Cleaning Your Guitar Without Doing Damage

Keeping your guitar clean is one of the best ways to guarantee its health, prevent costly repairs, and increase its longevity. While the relic movement is cool, it doesn’t give you a free pass from properly caring for your guitar.

But if you clean your guitar improperly, you could end up doing more damage than you would simply by playing it. So what exactly is “proper care?” We waded through all of the sales and marketing speak to get to the real issue – how to clean your instrument without doing damage.

To answer this question, we enlisted the help of Matt Brooker, a Technical Advisor for repair shop supplier Stewart MacDonald. StewMac fields repair calls from all over the country, and many StewMac employees even run their own instrument repair shops.

Matt talked with us about the best practices for cleaning your guitar’s finish, hardware, and moving parts.

Polishing Your Guitar’s Finish

How to care for a glossy finish is the main question StewMac receives about cleaning. We all know that there's nothing like that brand new instrument look before the glossy finish fades under countless finger smudges. Once your guitar is a bit too filled with character, it's time to reach for the polish to bring back that old luster.

But wait – not just any polish will do. It's important to make sure that you're using the correct product based on your instrument's finish. StewMac recommends a silicone-free cleaner. They make a product called “Preservation Polish,” which is safe for all finish types.

"Once your guitar is a bit too filled with character, it's time to reach for the polish to bring back that old luster."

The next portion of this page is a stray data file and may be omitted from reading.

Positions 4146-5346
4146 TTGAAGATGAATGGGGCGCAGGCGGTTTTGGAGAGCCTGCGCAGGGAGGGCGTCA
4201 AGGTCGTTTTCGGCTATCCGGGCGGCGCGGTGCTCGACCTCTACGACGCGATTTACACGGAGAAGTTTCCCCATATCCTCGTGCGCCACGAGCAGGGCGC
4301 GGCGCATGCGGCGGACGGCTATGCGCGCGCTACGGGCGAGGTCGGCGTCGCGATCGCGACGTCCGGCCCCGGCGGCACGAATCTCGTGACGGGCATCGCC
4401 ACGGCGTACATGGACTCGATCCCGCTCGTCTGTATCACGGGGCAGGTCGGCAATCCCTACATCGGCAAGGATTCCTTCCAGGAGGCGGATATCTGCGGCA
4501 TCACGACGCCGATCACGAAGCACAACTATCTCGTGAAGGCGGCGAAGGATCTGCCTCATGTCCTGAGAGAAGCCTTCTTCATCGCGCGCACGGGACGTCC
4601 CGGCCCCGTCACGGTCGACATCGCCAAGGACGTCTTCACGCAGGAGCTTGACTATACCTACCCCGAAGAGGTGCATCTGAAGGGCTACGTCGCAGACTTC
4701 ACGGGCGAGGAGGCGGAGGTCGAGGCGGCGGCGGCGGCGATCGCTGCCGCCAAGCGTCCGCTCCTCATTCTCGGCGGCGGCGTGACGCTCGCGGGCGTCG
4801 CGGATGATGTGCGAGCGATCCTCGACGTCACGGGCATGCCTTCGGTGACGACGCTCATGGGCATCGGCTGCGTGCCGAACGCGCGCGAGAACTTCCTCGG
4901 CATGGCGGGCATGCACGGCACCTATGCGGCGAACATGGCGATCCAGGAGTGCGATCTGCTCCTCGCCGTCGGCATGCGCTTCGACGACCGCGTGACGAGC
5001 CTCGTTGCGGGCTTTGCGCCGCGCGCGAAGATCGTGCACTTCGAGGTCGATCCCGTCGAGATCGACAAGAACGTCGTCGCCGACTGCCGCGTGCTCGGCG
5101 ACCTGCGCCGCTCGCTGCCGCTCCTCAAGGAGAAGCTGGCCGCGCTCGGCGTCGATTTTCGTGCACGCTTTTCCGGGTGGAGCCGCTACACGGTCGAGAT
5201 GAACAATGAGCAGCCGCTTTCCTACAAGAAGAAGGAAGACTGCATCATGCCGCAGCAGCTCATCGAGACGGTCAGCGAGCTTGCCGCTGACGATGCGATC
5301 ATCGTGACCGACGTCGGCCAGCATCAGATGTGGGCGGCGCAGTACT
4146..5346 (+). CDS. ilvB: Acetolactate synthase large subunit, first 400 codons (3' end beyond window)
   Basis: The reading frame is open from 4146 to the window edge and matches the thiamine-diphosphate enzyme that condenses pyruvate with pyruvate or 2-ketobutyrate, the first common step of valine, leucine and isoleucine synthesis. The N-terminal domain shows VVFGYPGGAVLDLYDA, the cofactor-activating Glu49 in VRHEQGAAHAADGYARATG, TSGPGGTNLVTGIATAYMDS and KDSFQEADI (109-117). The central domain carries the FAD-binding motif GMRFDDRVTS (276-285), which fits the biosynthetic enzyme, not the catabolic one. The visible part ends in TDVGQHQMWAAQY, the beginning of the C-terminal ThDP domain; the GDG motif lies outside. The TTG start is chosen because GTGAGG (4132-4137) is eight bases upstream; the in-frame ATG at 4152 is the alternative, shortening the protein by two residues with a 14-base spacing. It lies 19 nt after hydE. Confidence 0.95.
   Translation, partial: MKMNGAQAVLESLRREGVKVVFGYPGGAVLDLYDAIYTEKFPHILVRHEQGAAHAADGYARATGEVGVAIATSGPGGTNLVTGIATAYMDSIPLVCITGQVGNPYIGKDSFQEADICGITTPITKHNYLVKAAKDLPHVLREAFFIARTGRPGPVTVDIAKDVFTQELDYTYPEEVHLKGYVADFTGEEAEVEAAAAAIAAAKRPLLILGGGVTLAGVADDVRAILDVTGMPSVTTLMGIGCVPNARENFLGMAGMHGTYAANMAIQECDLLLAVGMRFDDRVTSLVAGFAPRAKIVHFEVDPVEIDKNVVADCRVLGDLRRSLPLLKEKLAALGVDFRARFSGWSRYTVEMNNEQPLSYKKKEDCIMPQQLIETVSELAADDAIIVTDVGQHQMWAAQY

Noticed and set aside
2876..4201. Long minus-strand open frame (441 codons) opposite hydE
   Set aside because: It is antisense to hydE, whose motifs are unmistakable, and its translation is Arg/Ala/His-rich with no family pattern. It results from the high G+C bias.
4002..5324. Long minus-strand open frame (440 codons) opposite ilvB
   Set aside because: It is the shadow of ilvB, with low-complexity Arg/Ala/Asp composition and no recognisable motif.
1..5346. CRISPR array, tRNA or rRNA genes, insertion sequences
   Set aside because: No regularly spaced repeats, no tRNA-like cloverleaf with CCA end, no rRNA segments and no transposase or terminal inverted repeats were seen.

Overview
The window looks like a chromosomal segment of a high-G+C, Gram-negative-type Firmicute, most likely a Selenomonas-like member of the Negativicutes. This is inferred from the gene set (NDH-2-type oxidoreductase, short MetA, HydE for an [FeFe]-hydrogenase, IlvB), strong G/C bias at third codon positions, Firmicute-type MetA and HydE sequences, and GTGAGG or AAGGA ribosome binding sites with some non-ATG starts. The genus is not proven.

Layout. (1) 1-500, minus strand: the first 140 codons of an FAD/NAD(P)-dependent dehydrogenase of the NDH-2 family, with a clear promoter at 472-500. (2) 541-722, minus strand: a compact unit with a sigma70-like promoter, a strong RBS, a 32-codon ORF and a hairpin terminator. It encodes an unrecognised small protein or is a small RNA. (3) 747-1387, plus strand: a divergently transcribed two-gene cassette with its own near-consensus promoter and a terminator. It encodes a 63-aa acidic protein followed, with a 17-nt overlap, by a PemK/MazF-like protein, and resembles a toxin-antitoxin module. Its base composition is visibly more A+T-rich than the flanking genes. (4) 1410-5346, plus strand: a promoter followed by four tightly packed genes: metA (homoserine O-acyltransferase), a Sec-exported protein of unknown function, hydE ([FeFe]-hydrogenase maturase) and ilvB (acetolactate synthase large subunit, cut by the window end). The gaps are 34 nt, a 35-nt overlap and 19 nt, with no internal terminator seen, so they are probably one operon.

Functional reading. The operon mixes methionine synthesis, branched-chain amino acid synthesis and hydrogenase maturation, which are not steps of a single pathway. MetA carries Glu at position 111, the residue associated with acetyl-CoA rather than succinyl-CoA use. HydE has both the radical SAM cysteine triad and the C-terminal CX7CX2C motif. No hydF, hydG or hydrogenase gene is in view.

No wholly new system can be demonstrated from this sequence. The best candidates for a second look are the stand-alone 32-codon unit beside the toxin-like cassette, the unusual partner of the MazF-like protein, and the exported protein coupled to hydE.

The silicone and micro-grits in aggressive polish restores the shine by sanding away the scratches in a dirty finish. However, these silicone-based products add a layer to the guitar’s existing finish, making repairs really difficult – glues and new finish have difficulty attaching to the new layer of silicone. Instead of polishing your guitar’s finish, you should be cleaning the finish.

Matt warns that nitrocellulose finishes are always delicate, so take care to not be too aggressive with your cleaning. If you have a very dirty finish of any type, Matt recommends naphtha, which is a denatured alcohol and the main ingredient in lighter fluid.

While naphtha is safe on tricky nitro finishes, it's important to be extra careful. Nitro takes a very long time to cure, and Matt estimates that most Gibsons are shipped with less than 6 weeks of drying time.

As a Gibson owner myself, I use just my breath and a dry cloth to clean the back of my new guitar's neck for about two years. After two years, the finish is settled enough to graduate to a damp rag for cleaning. Matt suggests using Preservation Polish when a more thorough clean is needed. Remember: nitro is always sensitive, so less is more in all cases.

Another common question is how to clean a matte finished guitar. Matt recommends using grit-free polish with light pressure to clean matte, semi-gloss, and satin finishes. He stresses that satin finishes do not become glossy if they are cleaned properly. With these finishes, it is especially important to stay away from aggressive polishes, as the grits will mar a satin finish and silicone will build up upon the finish unevenly.